Powdersville’s Dolly Cooper Park transformed from an empty field fronted by a recycling center to a kayaking loop with walking trails, sports fields and a disc golf course within five years.
Plans are now underway to build out a picnic shelter, pickleball courts and a dog park.
But what didn’t happen during the past two years of COVID-19 will come to fruition with food trucks, bluegrass and barbecue Saturday at Dolly Cooper Park through Rhythm on the River.
“There’s a lot of dirt being moved around, a lot of things going on and a lot of good things planned for the future,” said Anderson County Administrator Rusty Burns when asked about the park. “Right after we have Rhythm on the River, we’re going to have the Saluda River Rally.”
Gordon Brush, the director of finance and administration for the Powdersville Water District, first came up with the idea of Rhythm on the River after frequenting Mauldin’s small-town festivals, according to Cindy Fox Miller, one of the forces behind the event.
The Powdersville Business Council, a branch of the Easley Chamber, vied in late 2019 for Ten at the Top’s $5,000 Hughes Investment Elevate Upstate Grant to fund the fête and won with its strategy to spotlight one of Anderson County’s most overlooked green spaces.
The original date was May 2, 2020.
Hundreds of days of quarantine and Zoom meetings later, Rhythm on the River will make its proper debut on the banks of the Saluda on Saturday from 4 p.m. to 9 p.m.
“The Powdersville Business Council — obviously it was a couple years ago, but I remember when they presented — they were very excited about this opportunity to bring together the community there in Powdersville, which often does not necessarily feel like a community in the truest sense,” Dean Hybl, CEO and executive director of Ten at the Top, told GSA Business Report. “That was one of the things that they sold about haveing Rhythm on the River was that it would be an opportunity to create a sense of community and place.”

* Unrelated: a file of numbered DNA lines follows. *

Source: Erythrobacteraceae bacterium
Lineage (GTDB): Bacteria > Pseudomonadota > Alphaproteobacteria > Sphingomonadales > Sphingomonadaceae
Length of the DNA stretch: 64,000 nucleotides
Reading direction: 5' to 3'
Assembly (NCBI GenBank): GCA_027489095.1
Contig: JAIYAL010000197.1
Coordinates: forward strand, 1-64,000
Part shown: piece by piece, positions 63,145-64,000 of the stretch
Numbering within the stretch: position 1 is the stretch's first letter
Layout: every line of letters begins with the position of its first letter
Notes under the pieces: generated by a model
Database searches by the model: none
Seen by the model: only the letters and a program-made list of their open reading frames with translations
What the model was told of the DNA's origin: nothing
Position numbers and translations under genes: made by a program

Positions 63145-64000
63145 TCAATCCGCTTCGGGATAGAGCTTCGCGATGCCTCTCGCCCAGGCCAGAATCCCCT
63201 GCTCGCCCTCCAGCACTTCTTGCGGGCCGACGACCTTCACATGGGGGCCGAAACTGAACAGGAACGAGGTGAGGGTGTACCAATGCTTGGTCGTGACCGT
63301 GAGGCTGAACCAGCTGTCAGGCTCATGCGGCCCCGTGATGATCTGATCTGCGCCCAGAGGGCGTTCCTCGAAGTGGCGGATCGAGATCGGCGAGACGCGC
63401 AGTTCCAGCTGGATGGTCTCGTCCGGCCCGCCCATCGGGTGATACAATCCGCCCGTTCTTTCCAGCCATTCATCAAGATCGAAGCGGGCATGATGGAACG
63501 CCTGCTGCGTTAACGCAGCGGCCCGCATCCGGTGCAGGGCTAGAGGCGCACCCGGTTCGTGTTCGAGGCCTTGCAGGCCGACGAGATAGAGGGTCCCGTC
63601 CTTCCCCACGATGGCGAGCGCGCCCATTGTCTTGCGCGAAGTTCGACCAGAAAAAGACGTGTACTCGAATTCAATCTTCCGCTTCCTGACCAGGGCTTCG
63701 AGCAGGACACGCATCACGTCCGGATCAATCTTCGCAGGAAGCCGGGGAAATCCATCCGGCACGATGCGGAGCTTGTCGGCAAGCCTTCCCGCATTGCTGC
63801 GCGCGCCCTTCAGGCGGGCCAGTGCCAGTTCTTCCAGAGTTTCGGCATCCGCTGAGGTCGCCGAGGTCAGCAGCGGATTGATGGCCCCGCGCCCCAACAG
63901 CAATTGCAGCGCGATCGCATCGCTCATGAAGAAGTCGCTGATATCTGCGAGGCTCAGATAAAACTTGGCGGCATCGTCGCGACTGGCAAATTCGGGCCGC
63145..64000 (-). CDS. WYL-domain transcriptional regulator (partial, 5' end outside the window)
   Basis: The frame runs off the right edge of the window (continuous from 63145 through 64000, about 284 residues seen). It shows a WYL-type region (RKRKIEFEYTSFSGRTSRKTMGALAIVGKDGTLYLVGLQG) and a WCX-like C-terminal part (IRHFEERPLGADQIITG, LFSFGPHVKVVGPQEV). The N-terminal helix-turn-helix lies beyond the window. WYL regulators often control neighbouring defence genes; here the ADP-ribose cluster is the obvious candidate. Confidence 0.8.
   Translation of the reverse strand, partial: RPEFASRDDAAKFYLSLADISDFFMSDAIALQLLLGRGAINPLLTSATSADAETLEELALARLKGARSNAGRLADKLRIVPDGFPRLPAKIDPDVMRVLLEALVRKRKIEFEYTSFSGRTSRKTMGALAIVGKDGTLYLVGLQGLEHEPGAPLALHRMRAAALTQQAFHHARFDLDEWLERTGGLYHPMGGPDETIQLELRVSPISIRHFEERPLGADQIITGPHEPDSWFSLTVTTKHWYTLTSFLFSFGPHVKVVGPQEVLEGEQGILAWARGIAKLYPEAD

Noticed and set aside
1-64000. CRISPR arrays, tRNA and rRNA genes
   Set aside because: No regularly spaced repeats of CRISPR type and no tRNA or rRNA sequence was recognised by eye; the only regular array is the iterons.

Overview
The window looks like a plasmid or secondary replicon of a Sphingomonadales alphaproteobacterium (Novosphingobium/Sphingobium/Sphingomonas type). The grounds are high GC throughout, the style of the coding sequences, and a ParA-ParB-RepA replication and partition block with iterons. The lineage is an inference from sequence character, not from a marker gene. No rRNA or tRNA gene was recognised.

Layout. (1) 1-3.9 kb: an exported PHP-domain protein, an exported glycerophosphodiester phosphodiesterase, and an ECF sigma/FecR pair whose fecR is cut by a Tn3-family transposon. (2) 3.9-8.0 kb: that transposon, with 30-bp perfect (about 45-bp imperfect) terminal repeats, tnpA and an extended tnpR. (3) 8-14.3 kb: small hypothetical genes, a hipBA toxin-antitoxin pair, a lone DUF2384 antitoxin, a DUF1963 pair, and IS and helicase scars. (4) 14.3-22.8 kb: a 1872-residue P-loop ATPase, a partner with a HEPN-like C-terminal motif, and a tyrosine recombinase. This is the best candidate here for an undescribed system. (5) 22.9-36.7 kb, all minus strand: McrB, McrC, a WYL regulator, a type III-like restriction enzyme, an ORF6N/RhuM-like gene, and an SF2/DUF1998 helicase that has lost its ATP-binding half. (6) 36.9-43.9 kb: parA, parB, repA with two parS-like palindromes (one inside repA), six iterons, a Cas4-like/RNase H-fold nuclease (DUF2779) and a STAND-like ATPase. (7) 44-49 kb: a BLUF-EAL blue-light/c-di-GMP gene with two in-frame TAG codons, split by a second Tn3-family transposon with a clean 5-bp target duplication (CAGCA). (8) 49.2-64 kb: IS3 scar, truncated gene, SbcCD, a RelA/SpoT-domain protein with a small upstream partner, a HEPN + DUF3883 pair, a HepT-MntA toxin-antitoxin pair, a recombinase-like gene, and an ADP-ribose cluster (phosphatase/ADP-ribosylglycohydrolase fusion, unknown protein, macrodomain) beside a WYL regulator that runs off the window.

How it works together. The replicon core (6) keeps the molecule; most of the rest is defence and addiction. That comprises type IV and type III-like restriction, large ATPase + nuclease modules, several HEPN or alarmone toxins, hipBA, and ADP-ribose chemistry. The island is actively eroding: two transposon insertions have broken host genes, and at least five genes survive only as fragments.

Hybl said he’s looking forward to visiting the park for the first time during the event.
For many Powdersville natives, it may be their inaugural trip to the once underdeveloped park at 170 Spearman Circle.
“We’re excited that even through the pandemic, they were able to keep the fires going to hold this event and coupling that with the improvements that have been done at the park, it sounds
like that’s going to be a great way of introducing the park to more people who hopefully will use it,” he said. “It’s a way of showcasing it to people who probably have not seen it yet.”
Anderson County and Duke Energy are among the major sponsors for the free event, which will host twenty local food and craft vendors including Coyote Coffee, The Pound Cake Man Bakery, Sofrito, Eggs Up Grill, The Leafy Vine Living Home Décor, Vampire Penguin and The Pint Station.
The Powdersville High Jazz Band will launch the festival at 4 p.m., along with MC JDew, followed by bluegrass group Tugalo Holler at 4:30 and ‘70s, ‘80s and ‘90s cuts from the Rhythm City Band throughout the night, according to Fox Miller, lead agent of Cindy Fox Miller and Associates.
A kids’ zone will be populated with balloon twisters, face painters and interactive play vendor Big Play in a Box.
Organizers say residents of the unincorporated Powdersville are hungry for fellowship and something to do in town — not in Greenville or Anderson or Easley as close as they may be.
That became evident to Fox Miller when the Powdersville Business Council hosted a pop-up drive-in movie night last April.
“We want an even bigger turnout for this event, because it is a gift to the community,” she said. “I want to get the word out to come out, enjoy it and see your neighbors and network.”
Read more about Anderson County’s plans for Dolly Cooper Park in the May 9 print edition of GSA Business Report.